Governing the Firm: Workers' Control in Theory and Practice by Gregory K. Dow draws upon economic theory, statistical evidence, and case studies to frame an explanation. The fundamental idea is that labour is inalienable, while capital can be freely transferred from one person to another. This implies that worker controlled firms typically face financing problems, encounter collective choice dilemmas, and have difficulty creating markets for control positions within the firm. Together these factors can account for much of what is known about the incidence, behavior, and design of worker- controlled firms. A policy proposal to encourage employee buyouts is developed in the concluding chapter. It is available to buy online but by way of introduction you can read extracts from the text here.

Co-operative Skills Audit.
Co-operative skills include good communication, excellent meetings, effective team working, awareness of different conflict resolution styles and skilful negotiation techniques. Carrying out this excellent audit by Co-operantics will provide you with some ideas regarding where your co-operative might look to improve performance, and it will also provide us with useful background information if you decide that training or coaching would help your co-operative improve the way you work together.

Consensus decision-making

A Consensus Handbook by Seeds for Change is a guide to co-operative decision-making for activists, co-ops and communities.  it explains the spirit and philosophy of co-operative decision making as well as providing practical guidance on how to facilitate a consensus process. It looks at common situations and explain the skills and tools your group can use to ease the path to a decision. It includes material on some of the pitfalls and problems you and your group may face - and provides some suggestions of how to deal with them! It is also available to buy in hard copy from Seeds for Change's website.

This Consensus Decision-making guide is a shorter but very imformative piece by Rhizome, a co-op providing facilitation, mediation, consensus building and training to grassroots activists and communities across the UK, and to those organisations that support activism in all its forms.

Business Planning has produced a number of tools and templates for problem-solving and decision-making. These include free SWOT analysis template and examples, and PEST analysis template, and the ethical decision-making quick guide is certainly worth a look.

The Ultimate Guide To Price Strategy gives some insightful advice on pricing, which many clients find a tricky area at start-up.

For Marketing Social Good Guides have produced Marketing: Lean In and Control The Lane which includes include one recipe you can use to build a respectable and measurable marketing plan that will allow you to draw direct correlations from your marketing costs to your marketing goals. Fill in the chart and you will have a path.


Raising Finance for your Enterprise is a free guide on raising finance for Co-operatives and Social Enterprises, created by our friends at Co-operative Assistance Network.

It includes calculating your ongoing capital requirement, sources of finance (including finance options available only to social businesses), balanced investment strategy and some real-life examples. A recommended read.

Does some of the jargon surrounding finance leave you a little confused? Take a look at Unltd's Jargon Buster to help you make sense of it all. 

Simply Finance is designed for you if you are involved with a project that wants to be more, or better, than it presently is. In order to best make that leap something extra may well need to be brought in from outside the organisation.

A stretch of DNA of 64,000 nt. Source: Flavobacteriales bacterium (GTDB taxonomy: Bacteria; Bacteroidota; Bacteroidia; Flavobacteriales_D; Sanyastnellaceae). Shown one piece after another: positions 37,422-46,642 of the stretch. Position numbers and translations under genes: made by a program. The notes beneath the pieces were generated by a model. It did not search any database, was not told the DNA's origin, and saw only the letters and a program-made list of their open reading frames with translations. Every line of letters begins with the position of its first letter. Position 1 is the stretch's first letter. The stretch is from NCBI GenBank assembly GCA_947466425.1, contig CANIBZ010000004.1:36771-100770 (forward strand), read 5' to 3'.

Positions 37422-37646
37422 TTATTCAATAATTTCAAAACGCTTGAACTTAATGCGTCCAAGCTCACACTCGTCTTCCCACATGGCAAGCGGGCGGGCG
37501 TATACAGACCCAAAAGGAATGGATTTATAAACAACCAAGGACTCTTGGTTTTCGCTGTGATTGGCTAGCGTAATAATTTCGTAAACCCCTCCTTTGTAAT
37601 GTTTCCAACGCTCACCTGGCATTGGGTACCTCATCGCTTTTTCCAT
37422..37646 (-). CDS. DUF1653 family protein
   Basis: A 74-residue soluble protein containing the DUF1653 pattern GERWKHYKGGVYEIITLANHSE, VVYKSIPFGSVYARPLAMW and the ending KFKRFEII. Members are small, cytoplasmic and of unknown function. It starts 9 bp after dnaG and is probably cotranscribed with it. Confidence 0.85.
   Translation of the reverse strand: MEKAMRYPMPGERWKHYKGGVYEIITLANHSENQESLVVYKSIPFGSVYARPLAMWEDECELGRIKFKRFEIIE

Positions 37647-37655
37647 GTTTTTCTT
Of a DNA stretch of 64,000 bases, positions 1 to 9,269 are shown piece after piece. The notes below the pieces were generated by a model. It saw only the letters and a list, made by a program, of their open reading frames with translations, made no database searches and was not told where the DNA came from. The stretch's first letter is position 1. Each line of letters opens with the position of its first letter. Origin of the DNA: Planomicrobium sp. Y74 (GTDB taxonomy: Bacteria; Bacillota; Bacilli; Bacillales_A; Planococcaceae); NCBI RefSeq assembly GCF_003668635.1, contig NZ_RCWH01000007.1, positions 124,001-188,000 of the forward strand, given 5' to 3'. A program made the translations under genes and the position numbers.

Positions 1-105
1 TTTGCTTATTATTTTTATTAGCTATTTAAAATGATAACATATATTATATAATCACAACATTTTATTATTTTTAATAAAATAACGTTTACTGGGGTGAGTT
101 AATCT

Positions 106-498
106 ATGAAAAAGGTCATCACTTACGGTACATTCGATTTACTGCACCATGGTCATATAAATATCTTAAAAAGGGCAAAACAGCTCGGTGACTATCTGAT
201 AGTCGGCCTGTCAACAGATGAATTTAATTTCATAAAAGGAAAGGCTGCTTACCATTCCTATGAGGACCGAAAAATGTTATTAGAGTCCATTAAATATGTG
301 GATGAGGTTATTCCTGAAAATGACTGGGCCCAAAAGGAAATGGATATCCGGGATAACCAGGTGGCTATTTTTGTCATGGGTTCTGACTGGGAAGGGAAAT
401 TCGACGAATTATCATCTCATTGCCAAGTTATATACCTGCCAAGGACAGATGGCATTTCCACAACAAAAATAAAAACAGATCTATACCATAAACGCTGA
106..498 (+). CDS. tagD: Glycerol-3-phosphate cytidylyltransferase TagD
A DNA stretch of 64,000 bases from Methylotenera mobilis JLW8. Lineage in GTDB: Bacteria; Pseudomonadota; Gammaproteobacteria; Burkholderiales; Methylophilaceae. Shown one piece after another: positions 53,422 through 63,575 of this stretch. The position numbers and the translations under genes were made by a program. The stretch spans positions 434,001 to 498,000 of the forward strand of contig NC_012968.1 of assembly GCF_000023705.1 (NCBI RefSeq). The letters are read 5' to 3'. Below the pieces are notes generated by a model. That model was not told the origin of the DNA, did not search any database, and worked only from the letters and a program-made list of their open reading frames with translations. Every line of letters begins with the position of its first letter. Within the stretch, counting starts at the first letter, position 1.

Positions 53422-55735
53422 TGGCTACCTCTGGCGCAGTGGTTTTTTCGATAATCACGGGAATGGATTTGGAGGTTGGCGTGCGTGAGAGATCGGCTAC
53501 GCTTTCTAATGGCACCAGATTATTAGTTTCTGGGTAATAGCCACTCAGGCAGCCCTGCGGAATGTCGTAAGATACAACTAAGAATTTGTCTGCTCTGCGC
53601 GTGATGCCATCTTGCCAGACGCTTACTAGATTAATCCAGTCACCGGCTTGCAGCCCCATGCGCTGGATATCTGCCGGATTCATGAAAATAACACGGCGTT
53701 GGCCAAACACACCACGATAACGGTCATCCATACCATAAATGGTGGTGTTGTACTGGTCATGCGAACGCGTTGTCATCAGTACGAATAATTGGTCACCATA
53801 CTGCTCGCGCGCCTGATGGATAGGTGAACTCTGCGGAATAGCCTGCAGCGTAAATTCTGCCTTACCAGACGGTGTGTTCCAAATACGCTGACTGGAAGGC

Community Shares

Practitioners' Guide to Community Shares was published in 2011 by the Community Shares Unit. It was the culmination of an earlier action-research programme promoting equity investment in community enterprise. Based on the experiences of ten co-operatives and community enterprises across England, the guide explains how to raise risk capital for ventures serving a community purpose. This guide has largely been updated by the new Community Shares Handbook.

Investing in Community Shares explains what community shares are, and will help inform your decision on whether you should invest in a community share offer. It focuses exclusively on organisations that are registered with the Financial Services Authority as co-operatives or community benefit societies, which are subject to different legislation from companies, and have their own unique form of shares.

Community Share Issues and Community Land Trusts is a research paper looking into the work undertaken by the Community Shares Unit and Wessex Community Assets to explore the prospects for Community Land Trusts (CLTs) to raise finance using community shares. Focusing on the Wessex Community Land Trust Project as a cluster of live CLT activity in South West England, the team at Wessex Community Assets, led by Alison Ward, researched the perceptions and practicalities of community investment within the sector. This research paper sets out the findings and some future recommendations for how community shares could be applied for housing and land-use initiatives on a wider scale. 


Civic Economy & the Transition Movement

The Transition Handbook by Rob Hopkins is a highly sought-after book which shows how the inevitable and profound changes ahead can have a positive outcome. These changes can lead to the rebirth of local communities, which will grow more of their own food, generate their own power, and build their own houses using local materials. They can also encourage the development of local currencies, to keep money in the local area. There are now over 30 Transition Towns in the UK, with more joining as the idea takes off. The book is hard to find now but is available here for download

Compendium for the Civic Economy presents 25 case studies of the civic economy. The remarkable achievements of these 25 trailblazers show why we need to get better at understanding and recognising the role of civic entrepreneurship and enable it to turn ideas into action and impact. It is also available to buy through your local bookstore or online.